François Scarborough Clemmons sang his last performance this night. As the semester ends, this professor made it clear that he it was time to retire. After sixty-eight years on this Earth, he just feels that it is time to end his twenty-five years as professor and choirmaster at Middlebury College in Vermont.
Clemmons was born Alabama in 1945 and learned about the joys of singing from his mother, who sang traditional spirituals as she worked around the house. He would sing at school and eventually went on to get his Bachelors at Oberlin College, and his Masters at Carnegie Mellon University.
Clemmons would audition for the Metropolitan Opera Studio where he would spend seven seasons performing many of his favorite roles.
However, Clemmons was known to many Americans for his performance on Mr. Rogers Neighborhood. There, he became the first African-American regular. He played Officer Clemmons on the show from 1968 through to 1984.
A different aspect of his life was not mentioned on the show. Clemmons is openly gay, and notes that Fred Rogers “gave me a tremendous about of support privately, but we would not do anything that said I was an openly gay man on television because he didn’t feel and his advisors did not feel that the public was ready to have a gay character on a children’s television program.”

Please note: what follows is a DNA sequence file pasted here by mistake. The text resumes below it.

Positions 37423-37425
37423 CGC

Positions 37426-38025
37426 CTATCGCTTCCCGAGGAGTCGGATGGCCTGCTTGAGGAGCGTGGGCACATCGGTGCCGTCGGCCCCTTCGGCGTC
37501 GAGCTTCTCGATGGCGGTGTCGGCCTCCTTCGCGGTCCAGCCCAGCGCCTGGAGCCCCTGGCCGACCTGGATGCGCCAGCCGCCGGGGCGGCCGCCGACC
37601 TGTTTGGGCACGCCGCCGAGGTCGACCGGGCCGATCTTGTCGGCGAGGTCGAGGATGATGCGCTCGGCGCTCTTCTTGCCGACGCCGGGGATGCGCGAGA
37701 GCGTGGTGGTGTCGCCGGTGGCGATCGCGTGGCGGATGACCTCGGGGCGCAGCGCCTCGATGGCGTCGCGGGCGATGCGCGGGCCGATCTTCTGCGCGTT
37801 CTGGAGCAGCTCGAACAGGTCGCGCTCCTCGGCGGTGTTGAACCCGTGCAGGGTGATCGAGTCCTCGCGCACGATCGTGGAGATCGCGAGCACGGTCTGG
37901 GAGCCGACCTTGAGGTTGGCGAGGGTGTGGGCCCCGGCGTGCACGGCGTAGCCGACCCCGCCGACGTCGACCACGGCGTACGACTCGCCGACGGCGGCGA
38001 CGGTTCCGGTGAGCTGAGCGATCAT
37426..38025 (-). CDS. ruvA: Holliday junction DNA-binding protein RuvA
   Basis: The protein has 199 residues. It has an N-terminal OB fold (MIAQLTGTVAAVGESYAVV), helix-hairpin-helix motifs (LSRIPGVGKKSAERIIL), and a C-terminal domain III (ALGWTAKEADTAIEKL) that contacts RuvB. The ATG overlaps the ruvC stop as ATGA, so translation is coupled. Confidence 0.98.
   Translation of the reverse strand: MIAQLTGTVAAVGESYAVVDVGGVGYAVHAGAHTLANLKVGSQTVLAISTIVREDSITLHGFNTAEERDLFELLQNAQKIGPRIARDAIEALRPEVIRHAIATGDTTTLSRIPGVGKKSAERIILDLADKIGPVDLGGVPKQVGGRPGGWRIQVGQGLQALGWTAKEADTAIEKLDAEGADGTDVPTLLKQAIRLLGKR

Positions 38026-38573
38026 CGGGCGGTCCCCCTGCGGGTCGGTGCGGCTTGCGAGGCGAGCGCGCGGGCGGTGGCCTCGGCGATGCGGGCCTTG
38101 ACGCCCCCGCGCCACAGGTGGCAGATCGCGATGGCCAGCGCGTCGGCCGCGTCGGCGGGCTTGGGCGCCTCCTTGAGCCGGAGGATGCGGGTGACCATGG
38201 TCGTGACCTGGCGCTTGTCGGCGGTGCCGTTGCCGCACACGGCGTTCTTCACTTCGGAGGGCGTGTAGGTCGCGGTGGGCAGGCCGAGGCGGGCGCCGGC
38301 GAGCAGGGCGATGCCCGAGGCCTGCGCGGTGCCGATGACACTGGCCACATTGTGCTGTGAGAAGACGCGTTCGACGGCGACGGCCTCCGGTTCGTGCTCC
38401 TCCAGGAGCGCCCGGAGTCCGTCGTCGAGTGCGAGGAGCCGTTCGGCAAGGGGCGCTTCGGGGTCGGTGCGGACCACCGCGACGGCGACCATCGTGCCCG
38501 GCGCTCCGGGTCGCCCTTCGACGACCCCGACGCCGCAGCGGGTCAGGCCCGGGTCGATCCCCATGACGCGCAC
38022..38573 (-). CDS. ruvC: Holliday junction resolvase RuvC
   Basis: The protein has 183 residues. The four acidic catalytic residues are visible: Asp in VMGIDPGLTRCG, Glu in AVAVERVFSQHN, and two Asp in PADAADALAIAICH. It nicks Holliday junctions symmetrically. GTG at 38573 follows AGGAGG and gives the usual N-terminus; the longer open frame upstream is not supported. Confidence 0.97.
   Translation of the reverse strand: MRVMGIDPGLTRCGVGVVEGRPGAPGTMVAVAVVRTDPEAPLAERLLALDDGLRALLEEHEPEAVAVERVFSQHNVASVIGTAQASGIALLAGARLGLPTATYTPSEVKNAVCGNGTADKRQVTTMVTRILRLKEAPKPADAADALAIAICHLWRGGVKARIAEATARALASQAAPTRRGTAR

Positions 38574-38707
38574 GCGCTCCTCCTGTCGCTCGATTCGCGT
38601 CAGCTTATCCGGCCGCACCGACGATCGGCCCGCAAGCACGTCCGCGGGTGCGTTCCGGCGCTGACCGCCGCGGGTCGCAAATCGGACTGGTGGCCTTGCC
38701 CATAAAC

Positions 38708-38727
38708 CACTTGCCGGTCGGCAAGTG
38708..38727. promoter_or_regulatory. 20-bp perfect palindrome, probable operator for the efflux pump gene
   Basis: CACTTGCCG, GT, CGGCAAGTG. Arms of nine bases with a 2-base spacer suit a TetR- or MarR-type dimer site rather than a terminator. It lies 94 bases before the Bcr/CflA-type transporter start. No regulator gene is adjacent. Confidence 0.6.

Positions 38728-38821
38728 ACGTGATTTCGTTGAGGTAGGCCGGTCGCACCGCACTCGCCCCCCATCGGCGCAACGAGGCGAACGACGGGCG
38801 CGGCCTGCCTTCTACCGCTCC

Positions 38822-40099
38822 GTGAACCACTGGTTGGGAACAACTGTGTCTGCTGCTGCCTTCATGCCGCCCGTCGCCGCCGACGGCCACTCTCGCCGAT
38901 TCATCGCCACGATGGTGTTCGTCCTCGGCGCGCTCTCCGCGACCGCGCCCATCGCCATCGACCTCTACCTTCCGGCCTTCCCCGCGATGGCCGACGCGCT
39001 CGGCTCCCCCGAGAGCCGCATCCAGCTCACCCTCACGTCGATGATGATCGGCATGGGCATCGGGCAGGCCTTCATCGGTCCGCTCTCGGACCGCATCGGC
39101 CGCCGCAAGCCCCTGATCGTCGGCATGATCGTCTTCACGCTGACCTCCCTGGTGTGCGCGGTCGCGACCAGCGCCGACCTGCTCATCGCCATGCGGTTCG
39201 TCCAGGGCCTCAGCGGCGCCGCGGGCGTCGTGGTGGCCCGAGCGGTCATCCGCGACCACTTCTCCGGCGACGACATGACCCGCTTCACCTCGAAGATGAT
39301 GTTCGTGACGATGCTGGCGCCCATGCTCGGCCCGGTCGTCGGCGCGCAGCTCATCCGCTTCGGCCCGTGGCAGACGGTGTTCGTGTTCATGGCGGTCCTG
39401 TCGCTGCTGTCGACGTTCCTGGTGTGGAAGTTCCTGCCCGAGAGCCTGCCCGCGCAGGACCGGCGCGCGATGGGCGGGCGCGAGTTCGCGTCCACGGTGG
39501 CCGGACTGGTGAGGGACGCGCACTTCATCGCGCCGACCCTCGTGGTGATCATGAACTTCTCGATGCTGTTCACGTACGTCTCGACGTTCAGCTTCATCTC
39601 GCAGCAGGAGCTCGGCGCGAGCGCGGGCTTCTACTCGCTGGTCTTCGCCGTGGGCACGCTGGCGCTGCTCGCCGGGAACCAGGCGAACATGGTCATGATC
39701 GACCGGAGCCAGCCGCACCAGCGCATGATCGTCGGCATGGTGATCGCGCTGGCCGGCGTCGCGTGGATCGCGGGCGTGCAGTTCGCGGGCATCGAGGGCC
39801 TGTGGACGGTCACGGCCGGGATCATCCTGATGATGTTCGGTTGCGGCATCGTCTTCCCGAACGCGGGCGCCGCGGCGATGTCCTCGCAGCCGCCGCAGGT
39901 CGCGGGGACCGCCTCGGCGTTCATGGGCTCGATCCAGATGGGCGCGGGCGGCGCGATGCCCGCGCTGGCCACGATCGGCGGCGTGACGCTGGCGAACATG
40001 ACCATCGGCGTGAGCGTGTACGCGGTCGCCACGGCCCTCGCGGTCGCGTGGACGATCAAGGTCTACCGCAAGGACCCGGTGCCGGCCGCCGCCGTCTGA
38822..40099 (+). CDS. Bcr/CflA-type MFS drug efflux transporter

Clemmons spent many a year at Middlebury College performing and teaching there for nearly twenty-five years. He was often known by the names “the divo, the maestro, the reverend, doctor-madam-honey-man, sportin’ life, and even black magic.” He loved to sing, and loved to give hope to everyone through song.
He chose a selection of American Negro Spirituals, popular showtunes, and other musical numbers to delight the students during his final performance.